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Mission to Save Vulnerable Pets Takes Flight

Photo from upstate Today dot com

Photo by Jessica Nelms
Steve Edwards, right, will fly three dogs from Greenville to Virginia on Saturday as part of the Pilots 'N Paws program. Pictured with him are his daughter Jenna, to his left, his niece Alyssa and their dog, Buddie. (courtesy of upstatetoday.com)

By Andrew Moore (Contact / Staff Bio)
September 11, 2009 - 12:59 a.m. EST
Article reprinted from upstatetoday.com

SENECA — In the United States, 76,000 animals are euthanized each week, and Debi Boies wants to save as many of those adoptable pets as she can.

Pilots ‘N Paws, a 501c3 nonprofit program, gets pilots to volunteer their time and planes to take adoptable dogs that would otherwise be euthanized to rescue shelters and adoptive homes.

“Oftentimes, when shelters are overcrowded, overpopulated, there just aren’t as many adoptive homes out there,” Boies said, adding that Southern states generally have the most overcrowded animal shelter. “We provide a means to transport the animals that are about to be euthanized to places where there’s actually a waiting list for adoptive homes in other areas of the country.”

On Saturday, Steve Edwards, who owns Eagle Media along with his brother, Jerry, will use his piloting skills to pitch in. He’ll fly his plane from Oconee County to Greenville, where he’ll pick up three dogs that had been scheduled to be put down and fly them to Virginia for rescue. It’s all part of Pilots ‘N Pets 5,000, a nationwide effort to save 5,000 vulnerable pets from euthanasia Sept. 12-20.

While the South has the most dire need to rescue adoptable pets, it has also been the most reluctant to participate in the program. “It seems to be very slow in the South in general for some reason. I’m not sure if they just haven’t heard about us yet, but in other parts of country, we’ve got pilots clamoring to come aboard.”

Since Pilots ‘N Paws is a 501c3 corporation, the IRS will allow expenses relating to transports to be treated as a charitable donation. The opportunity to use his plane to help helpless animals is a bigger benefit than any dollar amount, Edwards said after bringing his daughter and niece to the hangar.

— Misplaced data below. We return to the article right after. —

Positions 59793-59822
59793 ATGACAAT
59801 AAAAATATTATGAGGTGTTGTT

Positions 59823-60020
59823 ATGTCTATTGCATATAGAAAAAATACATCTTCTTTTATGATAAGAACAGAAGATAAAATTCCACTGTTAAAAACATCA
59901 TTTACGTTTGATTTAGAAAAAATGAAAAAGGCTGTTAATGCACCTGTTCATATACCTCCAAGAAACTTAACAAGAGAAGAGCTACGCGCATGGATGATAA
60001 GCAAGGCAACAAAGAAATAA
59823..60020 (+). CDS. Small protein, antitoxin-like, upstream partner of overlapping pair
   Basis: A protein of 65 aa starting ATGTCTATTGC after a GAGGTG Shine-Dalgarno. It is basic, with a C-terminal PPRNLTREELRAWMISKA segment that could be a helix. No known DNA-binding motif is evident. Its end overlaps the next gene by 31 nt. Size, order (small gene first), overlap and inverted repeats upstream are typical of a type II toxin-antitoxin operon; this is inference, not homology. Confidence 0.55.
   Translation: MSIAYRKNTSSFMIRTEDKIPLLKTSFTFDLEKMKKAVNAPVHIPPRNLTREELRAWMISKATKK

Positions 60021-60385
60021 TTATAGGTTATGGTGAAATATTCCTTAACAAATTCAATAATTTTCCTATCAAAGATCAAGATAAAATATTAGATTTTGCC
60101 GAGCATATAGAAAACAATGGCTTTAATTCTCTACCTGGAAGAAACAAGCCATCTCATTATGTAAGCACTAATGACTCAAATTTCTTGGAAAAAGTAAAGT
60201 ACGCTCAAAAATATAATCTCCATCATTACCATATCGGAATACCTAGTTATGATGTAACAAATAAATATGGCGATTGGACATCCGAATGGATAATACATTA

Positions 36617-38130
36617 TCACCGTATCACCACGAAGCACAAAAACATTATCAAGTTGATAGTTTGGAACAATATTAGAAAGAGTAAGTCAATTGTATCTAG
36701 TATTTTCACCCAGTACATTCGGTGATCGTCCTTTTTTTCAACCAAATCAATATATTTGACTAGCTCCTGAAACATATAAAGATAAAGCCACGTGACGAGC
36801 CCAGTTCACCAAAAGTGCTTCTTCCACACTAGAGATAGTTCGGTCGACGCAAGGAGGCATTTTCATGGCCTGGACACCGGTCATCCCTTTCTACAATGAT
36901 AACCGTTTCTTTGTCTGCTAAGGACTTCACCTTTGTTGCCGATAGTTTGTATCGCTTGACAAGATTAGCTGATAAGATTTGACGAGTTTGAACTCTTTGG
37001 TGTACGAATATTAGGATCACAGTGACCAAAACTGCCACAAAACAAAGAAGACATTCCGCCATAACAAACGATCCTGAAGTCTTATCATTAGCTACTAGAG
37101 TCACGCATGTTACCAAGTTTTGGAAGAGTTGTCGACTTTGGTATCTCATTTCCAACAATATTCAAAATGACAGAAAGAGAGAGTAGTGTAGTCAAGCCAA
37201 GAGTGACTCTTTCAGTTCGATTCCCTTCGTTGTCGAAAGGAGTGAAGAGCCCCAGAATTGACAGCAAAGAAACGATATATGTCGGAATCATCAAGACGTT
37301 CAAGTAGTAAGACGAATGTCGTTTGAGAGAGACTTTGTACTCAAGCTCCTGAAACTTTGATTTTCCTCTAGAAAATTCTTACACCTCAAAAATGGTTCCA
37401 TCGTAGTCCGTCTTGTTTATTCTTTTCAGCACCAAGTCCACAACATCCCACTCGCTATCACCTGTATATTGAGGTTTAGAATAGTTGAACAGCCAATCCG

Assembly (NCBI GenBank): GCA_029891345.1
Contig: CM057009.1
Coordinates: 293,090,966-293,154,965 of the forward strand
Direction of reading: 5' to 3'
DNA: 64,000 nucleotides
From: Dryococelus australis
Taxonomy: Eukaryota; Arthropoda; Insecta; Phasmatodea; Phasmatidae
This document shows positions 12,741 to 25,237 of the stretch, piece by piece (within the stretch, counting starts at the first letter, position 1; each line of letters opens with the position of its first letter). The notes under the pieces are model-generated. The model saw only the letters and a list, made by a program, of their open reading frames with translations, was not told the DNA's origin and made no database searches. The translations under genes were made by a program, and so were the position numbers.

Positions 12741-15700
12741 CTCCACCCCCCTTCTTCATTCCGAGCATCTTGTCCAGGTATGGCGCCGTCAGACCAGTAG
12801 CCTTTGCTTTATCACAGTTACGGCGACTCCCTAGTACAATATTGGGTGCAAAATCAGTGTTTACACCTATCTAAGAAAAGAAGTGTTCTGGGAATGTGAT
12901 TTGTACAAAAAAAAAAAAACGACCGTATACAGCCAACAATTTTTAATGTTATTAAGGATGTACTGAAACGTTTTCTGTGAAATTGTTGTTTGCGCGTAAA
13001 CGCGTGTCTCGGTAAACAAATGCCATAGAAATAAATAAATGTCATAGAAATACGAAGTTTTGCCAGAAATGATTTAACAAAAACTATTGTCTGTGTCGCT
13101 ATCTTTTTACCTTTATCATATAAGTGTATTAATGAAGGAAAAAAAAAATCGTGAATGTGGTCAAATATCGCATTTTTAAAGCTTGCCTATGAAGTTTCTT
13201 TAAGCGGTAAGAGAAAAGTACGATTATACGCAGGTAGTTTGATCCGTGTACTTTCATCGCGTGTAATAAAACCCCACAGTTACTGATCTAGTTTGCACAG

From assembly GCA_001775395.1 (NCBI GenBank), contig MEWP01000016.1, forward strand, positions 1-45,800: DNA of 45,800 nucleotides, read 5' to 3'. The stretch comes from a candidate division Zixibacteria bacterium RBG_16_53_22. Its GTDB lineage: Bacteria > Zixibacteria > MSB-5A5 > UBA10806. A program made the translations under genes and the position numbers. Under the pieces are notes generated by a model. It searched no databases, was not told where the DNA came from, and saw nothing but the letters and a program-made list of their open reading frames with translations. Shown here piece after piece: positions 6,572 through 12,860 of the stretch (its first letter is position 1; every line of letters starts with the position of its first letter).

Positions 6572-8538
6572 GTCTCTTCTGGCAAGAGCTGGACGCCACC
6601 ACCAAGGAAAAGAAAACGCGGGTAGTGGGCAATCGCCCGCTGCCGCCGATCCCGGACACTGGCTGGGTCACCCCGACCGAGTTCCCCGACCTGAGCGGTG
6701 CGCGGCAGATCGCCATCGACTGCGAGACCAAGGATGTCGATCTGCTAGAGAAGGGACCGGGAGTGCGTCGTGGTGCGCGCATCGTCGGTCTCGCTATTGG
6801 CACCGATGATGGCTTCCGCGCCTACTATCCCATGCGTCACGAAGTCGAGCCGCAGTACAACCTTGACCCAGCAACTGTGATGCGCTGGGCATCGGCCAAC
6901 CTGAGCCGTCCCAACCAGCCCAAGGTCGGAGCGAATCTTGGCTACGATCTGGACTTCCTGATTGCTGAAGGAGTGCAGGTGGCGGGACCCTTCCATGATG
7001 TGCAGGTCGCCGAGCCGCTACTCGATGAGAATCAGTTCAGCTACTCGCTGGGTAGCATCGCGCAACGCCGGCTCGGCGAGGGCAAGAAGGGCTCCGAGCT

“It’s a good example for kids to see that it’s important to give back,” Edwards said. “Anyone who has a plane, big or small, should give back.”

Boies attributed lack of participation in the South to lack of word-of-mouth about the program. Edwards is one such pilot, who just found out about Pilots ‘N Pets two weeks ago in a USA Today article. “We know that when the news media gets involved we do see an increase in pilots joining because they love to fly; most of them will be flying somewhere anyway, so why not make your flight even more worth while?” Boies said. Pilots ‘N Paws 5,000 is also geared toward bringing about an awareness of the importance of general aviation, which Boies said has taken a hit through new federal policies. The program’s Web site, www.pilotnpaws.org, provides prospective participants a forum to discuss and take part of the movement. On the site, a statement is provided regarding the importance of aviation in the U.S. “The threats range from onerous Homeland Security directives to crippling and expensive fees imposed on general aviation. We want to see general aviation perceived by the public accurately as a driving force in our economy,” it reads.

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